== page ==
Career Skills

New to Management? (Part I)

By Susan de la Vergne

The Lure of Leadership

What lures people into management? More clout? More responsibility? More money? More influence? More prestige?

Yes, yes, yes, yes and yes. All of the above to varying degrees, depending on the individual being lured.

Can you get more money, influence and prestige without going into management? Sometimes. That’s good news because management isn’t for everyone. Just because someone is faster, smarter and more creative in the trenches of product design and development does not mean he or she is a good communicator, able to delegate, capable of thinking strategically, and good at navigating politics.

There are companies who’ve realized that rewarding star technical performers by moving them into management isn’t always a good idea. They know that the skills and abilities that make top techies top performers aren’t the same as those needed in leadership. To ensure their key performers reap management benefits (such as money and clout), these perceptive companies have set up technical tracks so that individual contributors don’t have to take on leadership responsibilities in order to advance. But many companies haven’t figured that out.

So if your professional goals include expanding your influence, making more money, and taking on more responsibility, your next move may be into management. But if you’re not sure you want to go there, or you’re already there and not entirely sure what you’re doing there, here are a few suggestions to help ease the transition from individual contributor to leadership.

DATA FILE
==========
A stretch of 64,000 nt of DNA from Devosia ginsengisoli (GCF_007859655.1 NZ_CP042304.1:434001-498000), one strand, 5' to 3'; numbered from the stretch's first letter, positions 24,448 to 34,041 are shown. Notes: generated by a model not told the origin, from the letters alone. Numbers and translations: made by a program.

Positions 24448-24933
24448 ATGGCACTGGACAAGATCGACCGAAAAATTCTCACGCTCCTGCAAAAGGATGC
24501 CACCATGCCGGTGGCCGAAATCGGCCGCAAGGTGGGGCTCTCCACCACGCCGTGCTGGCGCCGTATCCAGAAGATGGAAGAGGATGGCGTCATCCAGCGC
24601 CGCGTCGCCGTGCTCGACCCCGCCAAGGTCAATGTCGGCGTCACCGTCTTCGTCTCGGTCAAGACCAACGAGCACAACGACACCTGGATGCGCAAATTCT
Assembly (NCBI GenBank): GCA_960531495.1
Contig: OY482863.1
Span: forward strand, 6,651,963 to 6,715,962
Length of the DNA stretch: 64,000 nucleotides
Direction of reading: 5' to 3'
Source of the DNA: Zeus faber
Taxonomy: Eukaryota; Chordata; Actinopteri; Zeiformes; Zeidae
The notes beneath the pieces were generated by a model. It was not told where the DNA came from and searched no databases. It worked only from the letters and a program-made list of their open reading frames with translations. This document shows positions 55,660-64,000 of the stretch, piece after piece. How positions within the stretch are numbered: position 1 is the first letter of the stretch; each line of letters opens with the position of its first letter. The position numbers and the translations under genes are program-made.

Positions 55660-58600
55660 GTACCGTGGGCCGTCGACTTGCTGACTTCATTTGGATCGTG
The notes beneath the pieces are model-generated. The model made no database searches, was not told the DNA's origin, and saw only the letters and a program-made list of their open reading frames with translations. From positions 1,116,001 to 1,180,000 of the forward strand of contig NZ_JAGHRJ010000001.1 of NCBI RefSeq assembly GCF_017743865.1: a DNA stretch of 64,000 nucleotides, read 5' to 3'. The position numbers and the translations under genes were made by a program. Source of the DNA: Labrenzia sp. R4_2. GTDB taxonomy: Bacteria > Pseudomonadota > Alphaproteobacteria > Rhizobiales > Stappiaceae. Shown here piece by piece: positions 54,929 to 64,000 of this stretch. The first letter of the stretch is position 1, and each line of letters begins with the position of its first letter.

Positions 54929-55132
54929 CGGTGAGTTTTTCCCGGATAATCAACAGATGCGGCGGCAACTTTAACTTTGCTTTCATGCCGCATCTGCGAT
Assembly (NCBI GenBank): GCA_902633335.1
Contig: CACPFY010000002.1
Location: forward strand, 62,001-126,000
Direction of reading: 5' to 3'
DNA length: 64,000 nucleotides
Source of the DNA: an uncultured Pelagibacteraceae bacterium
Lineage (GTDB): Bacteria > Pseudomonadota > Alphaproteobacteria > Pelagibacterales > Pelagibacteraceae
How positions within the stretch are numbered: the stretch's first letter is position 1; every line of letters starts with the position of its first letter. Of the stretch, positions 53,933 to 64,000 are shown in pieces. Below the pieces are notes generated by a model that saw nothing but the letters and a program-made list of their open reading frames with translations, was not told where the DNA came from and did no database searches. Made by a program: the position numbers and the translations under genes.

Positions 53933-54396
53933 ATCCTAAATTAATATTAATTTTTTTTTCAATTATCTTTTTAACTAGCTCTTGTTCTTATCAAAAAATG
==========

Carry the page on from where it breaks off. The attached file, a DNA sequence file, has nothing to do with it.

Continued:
1. Perspective Shift: Initiative

As an individual contributor, you asked your management to clear roadblocks, provide training and add more people to the work effort. You asked for more time, more money and sometimes miracles. As a manager, you’ll still be looking for those things but with greater responsibility for clearing the roadblocks, arranging the training and resolving the disagreements. You’re not just elevating concerns. You’re fixing them, and that’s definitely a shift in perspective. Managers don’t just ask for the things they need; they figure out where and how to get them, and they make it happen.

For example, let’s say you disagree with another team about the priority of a shared work responsibility. They’re dragging their heels while your team waits impatiently for them to engage. As a manager, it’s your job to resolve the disagreement, not to simply identify that there is a disagreement. If you wait for someone else to tiebreak, you may be waiting a long time.

Or let’s say you need more money on a project that’s over budget. As a manager, it’s your job to figure out how to cut expenses elsewhere to make up the difference, or to convince a client to cough up additional funds. As an individual contributor, you might just whine about not having enough money to finish the work. As a manager, you take steps to find savings or additional funding.

2. Know your team.

As a manager, your job is to develop your team, to make sure they’re growing professionally through the work they do, and through training and other kinds of professional development. As an individual contributor, you were interested in those things for yourself; as a manager, your team becomes your priority. You may not be able to accomplish this for everyone, but don’t lose sight of it.

This means knowing the people on your team as people. What matters to them? What are their professional goals? What do they do when they’re not at work? Not to be nosy, just to be connected.


Whenever you move into a supervisory role over a new team–whether you’re hired in as a manager or you take over an existing team–make time to talk one-on-one with every individual on your team early on. I can’t tell you how important this is.